The Promise and Limitations of Israel's Archives

By Shira Robinson
Submitted to Session P4521 (Archival Practices, Violence, and Memory, 2016 Annual Meeting
Hist
Israel;
19th-21st Centuries;
This paper will reflect on the use of the Israeli archives for writing the social history of the Palestinian-Israeli conflict. Like all national archives, Israel’s state and military archives are bound up with the history of the state which houses its collections, not only in terms of categories used to organize records, but also in terms of what is open to the public and what remains sealed. Relative to its neighboring counterparts in the Arab world, the archives in Israel offer a tremendously rich and well-organized treasure trove of material on the twentieth century, especially since 1945. But relative to Western democracies that Israel likes to compare itself to—and to a certain extent despite its own laws—a large portion of Israel’s records remained sealed or heavily redacted.

Nowhere is this evidentiary paradox more stark and politically consequential than in material related to the question of Palestine—starting with the expulsion and flight of roughly 80 percent of the Palestinian Arabs from the territory that became Israel, the subordination of the small minority of Palestinians who remained through the formal military regime that Israel imposed on them until 1966, and Israel’s ongoing occupation of the West Bank and Gaza Strip since 1967. It is critical to point out some of the empirical and ethical problems raised here. First, a significant amount of material is still sealed—and has been resealed in recent years. Second, Palestinian students and researchers in the Occupied Territories cannot enter Israel without a permit that is nearly impossible to obtain. Finally, Palestinian refugees outside the Occupied Territories cannot enter Israel at all for research purposes unless they carry a passport from outside of the Middle East.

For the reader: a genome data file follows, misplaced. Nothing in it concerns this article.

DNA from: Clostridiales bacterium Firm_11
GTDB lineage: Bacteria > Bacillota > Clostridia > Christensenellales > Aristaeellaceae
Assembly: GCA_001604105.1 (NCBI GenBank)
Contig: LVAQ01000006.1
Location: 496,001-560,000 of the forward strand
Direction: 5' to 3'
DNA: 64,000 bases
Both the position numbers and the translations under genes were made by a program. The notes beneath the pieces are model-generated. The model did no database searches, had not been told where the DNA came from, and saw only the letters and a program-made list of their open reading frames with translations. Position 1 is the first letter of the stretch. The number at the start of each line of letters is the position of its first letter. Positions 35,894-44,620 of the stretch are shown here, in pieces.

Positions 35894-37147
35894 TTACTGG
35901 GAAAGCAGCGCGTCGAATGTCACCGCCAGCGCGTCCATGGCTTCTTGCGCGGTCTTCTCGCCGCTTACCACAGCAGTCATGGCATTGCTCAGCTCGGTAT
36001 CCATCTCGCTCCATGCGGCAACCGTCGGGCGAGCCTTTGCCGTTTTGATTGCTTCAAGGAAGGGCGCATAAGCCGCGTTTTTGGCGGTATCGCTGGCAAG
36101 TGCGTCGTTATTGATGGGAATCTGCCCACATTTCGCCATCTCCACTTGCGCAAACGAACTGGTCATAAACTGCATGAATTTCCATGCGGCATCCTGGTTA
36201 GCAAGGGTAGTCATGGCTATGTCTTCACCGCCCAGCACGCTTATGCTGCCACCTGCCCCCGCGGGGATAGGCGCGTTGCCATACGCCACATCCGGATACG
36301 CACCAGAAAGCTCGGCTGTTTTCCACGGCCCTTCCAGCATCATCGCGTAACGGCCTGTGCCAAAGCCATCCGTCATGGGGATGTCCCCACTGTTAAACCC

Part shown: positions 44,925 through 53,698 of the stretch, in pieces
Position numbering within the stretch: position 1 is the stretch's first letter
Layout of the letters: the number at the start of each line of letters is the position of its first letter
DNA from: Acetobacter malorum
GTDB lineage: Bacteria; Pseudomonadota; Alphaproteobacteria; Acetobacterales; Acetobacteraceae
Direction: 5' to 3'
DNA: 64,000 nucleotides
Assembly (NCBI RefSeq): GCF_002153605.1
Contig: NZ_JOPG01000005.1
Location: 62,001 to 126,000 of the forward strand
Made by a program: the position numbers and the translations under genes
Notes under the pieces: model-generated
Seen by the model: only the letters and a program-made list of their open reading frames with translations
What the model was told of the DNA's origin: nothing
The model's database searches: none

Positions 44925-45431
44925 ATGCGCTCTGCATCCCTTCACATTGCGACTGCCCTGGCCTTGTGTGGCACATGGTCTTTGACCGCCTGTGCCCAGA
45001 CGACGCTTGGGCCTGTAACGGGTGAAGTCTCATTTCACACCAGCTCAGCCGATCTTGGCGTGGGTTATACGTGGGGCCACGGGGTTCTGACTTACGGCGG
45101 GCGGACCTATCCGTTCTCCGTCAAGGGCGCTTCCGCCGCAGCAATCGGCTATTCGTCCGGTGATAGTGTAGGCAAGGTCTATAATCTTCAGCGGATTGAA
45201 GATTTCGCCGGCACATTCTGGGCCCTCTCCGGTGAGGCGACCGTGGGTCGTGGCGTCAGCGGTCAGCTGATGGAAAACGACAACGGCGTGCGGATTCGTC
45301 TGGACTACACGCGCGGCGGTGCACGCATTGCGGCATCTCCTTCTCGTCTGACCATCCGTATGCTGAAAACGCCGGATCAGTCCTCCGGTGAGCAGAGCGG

The question of access matters a great deal because Israel continues to hold more written Palestinian records than any single Palestinian research institution. The reason for this goes back to the birth of the state itself, when Israel destroyed and/or confiscated Palestinian public and private libraries, printing presses, publishing houses and more. This process continued in Gaza in 1956, the West Bank in 1967, Lebanon in 1982, and East Jerusalem in 2001.

After discussing the question of access as it pertains to people, I will spend the rest of my time analyzing the legal framework of declassification in Israel and how a number of scholars have challenged the archives to open up documents previously denied to them.